If I open SSMS on my client machine, connect to our SQL server, and try and open a maintenance plan on there, I get this error:

TITLE: Microsoft SQL Server Management


Could not load file or assembly 'msddsp, Version=, Culture=neutral, PublicKeyToken=b03f5f7f11d50a3a' or one of its dependencies. The system cannot find the file specified. (Microsoft.DataTransformationServices.Design)

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If i try the same thing directly on the server, nothing happens (no errors or anything)


I had this error message whenever I opened a Maintenance Plan.

Was running:

  • Windows Server 2008 SP2
  • SQL Server 2008 R2 10.50.1617.0
  • SQL Server Management Studio 10.50.1617.0

I downloaded and installed SQL Server Management Studio SP1 (SQLManagementStudio_xxx_ENU) - didn't even upgrade the server itself, and was able to open up Managment Plans after that. Now I have:

  • SQL Server 2008 R2 10.50.1617.0
  • SQL Server Management Studio 10.50.2500.0

I noticed that after installing this, I have the correct version of msddsp installed into the GAC.

enter image description here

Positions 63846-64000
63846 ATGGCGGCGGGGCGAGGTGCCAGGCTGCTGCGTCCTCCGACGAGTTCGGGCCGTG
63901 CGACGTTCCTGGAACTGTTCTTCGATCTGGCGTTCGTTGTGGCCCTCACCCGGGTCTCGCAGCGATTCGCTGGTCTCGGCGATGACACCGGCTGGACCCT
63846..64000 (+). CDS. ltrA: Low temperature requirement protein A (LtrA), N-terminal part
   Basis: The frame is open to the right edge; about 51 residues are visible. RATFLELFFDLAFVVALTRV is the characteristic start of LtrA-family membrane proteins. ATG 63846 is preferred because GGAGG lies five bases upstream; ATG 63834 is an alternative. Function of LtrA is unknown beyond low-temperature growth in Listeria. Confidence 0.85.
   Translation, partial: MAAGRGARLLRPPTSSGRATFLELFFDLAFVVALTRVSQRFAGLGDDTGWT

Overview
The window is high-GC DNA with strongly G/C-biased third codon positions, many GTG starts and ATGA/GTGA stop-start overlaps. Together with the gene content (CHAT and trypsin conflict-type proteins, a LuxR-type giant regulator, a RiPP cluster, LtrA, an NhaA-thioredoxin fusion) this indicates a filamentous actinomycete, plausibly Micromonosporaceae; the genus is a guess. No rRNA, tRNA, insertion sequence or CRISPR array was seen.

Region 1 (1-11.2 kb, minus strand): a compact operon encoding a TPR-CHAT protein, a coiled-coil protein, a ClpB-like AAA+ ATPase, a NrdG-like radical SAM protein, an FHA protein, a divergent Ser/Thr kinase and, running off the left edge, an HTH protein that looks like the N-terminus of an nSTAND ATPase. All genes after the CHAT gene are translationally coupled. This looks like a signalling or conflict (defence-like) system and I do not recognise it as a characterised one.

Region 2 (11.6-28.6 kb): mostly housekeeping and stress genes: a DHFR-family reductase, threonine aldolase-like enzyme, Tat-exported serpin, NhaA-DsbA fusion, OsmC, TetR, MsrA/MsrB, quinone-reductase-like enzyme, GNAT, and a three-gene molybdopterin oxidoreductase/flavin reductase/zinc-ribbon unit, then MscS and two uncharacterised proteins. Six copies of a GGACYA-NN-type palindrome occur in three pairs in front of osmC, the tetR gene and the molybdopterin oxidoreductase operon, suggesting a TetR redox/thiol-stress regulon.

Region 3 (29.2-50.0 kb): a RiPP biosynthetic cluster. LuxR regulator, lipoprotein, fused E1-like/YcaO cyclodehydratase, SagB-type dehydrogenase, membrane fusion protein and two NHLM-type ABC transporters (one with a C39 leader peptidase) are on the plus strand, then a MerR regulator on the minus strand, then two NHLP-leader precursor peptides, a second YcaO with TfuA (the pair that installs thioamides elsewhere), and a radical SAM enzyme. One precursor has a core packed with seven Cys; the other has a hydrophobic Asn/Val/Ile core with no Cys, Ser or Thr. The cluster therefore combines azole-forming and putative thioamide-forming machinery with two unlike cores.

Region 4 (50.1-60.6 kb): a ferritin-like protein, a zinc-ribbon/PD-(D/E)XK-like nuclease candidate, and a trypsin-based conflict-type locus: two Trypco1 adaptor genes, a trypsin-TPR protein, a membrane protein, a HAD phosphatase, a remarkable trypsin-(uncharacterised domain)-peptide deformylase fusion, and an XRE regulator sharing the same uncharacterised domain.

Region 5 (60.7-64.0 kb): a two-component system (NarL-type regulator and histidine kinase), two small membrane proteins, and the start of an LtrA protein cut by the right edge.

Otherwise, maybe this will work for you?:

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Make sure your machine is at the same SQL service pack level as the server.

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  • how can i do this? Is there a cmd i can run to see which version? – alex Jul 21 '10 at 11:52
  • if you have the database server installed locally, connect to it and do select @@version; if you only have the client tools, run Management Studio and do Help / About, check the version there against the server's copy. I'll bet it's lower. – SqlACID Jul 21 '10 at 16:22

The (to a beginner) oh so alluring Maintenance Plans actually use a completely different component (SQL Server Integration Services, SSIS) to package and execute the plans.

This means that the SSIS and MSSQL installations used to create such plans must match the versions of the SSIS and MSSQL installations that execute them - yes, MSSQL and SSIS are two different programs.

After having run into this utter failure cr*p multiple times on both production and testing servers, I have ditched it altogether and am now using efficient, simple to use, and completeley controlled SQL Agent jobs.

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